For small and medium-sized companies, being in the right is one thing. Having their right upheld in court is another. But there is something else that stops small companies from taking on the corporations: The carmakers are often their biggest customers – or at least they were until recently. When the latest car models came out, the firms often ordered thousands of models for their dealers.
Thomas Schmadalla runs Autoart, a Chinese importer of high-quality models. He pays the carmakers €1 million in licensing fees annually. He mostly just wants to be left in peace. Autoart’s owners in the Far East simply don’t want to get involved in a court case, Mr. Schmadalla says. But the licensing fees for his collector pieces, each worth several hundred euros, add considerably to the price, curbing business.
Sports-car maker Porsche can’t understand the anger of the toy companies. “For over 20 years, we have been granting licenses to toy and model manufacturers. There has been no significant increase in the licensing fees in recent years,” said the spokesperson. “Given its dimensions, it also isn’t an area that Porsche depends on, or that Porsche is forced to optimize to the last cent.”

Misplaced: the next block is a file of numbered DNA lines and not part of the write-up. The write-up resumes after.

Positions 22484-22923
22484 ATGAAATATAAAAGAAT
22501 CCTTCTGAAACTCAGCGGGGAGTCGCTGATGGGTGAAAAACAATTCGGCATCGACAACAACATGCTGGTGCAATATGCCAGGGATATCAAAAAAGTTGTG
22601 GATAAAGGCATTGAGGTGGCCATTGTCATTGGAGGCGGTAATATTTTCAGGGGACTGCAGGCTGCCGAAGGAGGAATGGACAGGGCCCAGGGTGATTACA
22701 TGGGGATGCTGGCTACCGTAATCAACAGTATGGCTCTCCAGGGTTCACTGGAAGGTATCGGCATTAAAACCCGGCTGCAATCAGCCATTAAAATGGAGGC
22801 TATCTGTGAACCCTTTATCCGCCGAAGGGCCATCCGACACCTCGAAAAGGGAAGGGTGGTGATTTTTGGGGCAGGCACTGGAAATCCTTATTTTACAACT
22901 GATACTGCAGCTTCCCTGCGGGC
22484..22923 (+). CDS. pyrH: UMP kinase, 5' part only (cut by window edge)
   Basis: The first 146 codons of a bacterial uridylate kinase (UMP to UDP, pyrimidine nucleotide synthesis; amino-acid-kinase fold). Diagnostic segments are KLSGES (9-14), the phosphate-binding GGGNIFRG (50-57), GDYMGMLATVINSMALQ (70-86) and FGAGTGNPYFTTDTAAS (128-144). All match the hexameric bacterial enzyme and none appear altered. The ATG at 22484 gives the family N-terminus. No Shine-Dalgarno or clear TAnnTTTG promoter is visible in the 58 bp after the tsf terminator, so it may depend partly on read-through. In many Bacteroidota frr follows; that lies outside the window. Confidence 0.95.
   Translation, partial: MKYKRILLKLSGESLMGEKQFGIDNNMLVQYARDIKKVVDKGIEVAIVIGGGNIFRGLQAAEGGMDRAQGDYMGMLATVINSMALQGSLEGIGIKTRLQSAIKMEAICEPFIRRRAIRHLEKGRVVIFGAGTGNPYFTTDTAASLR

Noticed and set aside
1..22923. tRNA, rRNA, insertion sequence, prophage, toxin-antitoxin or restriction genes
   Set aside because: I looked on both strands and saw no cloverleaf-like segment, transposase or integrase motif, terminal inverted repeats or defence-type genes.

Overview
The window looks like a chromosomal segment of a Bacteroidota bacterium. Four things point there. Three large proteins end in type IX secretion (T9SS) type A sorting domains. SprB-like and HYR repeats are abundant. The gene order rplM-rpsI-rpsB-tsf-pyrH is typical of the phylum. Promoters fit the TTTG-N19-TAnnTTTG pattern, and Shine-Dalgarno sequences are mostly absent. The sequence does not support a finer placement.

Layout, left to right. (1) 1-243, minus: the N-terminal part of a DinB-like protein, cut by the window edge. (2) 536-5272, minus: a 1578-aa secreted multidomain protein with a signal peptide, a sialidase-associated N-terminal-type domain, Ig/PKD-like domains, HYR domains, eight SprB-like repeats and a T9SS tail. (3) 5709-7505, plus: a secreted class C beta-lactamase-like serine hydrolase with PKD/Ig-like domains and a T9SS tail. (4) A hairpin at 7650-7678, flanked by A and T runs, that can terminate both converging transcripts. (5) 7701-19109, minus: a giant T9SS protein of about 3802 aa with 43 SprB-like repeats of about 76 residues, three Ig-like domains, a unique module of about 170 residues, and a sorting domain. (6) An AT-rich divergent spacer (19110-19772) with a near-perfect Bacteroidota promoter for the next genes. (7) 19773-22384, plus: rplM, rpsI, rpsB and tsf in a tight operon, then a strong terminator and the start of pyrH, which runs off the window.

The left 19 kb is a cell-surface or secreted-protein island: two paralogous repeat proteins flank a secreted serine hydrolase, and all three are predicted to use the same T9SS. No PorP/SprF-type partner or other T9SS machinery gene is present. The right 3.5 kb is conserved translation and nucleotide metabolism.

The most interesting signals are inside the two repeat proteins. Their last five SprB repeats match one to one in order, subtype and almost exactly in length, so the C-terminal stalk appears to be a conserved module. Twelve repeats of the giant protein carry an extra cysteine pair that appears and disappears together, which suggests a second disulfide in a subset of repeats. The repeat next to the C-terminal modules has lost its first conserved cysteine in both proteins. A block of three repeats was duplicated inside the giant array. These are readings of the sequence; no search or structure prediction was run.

VW didn’t respond to Handelsblatt’s inquiries.
Ulrich Brobeil, the director general of the German Toy Association (DVSI), is hoping for an amicable agreement. He wants to negotiate with the carmakers to find a solution for the whole industry. Mr. Brobeil recently met with the German Association of the Automotive Industry and has also spoken with individual car producers.
Mr. Brobeil said he sees “a light at the end of the tunnel.”
Meanwhile, the model car makers are continuing with their confrontational policy. “We are letting all the licensing contracts run out,” said Mr. Kiunke of Model Car World.
Mr. Rietze has also terminated all his contracts with VW, once his most important customer.
All the same, the toy manufacturers have an interest in reaching an agreement, because the car manufacturers provide licensees with design details for new models early. Licensees are able to have the miniatures in the stores before the competition. So that’s why the small and medium-size companies are hoping to come to some kind of cooperation or partnership agreement in which they pay for receiving the data and, before the models go on sale, present them to the carmakers for their approval. It remains to be seen whether the car companies will agree to that.
Mr. Rietze has given up hope of surviving with model cars. Now, his son is expanding the business with production services, sharing the company’s knowledge about building miniatures to customers from other industries: mold and die production, injection molding and lacquering.
Martin-Werner Buchenau reports from Stuttgart as Handelsblatt’s Baden-Württemberg correspondent. Joachim Hofer covers the high-tech industry and IT sector for Handelsblatt. To contact the authors: firstname.lastname@example.org and email@example.com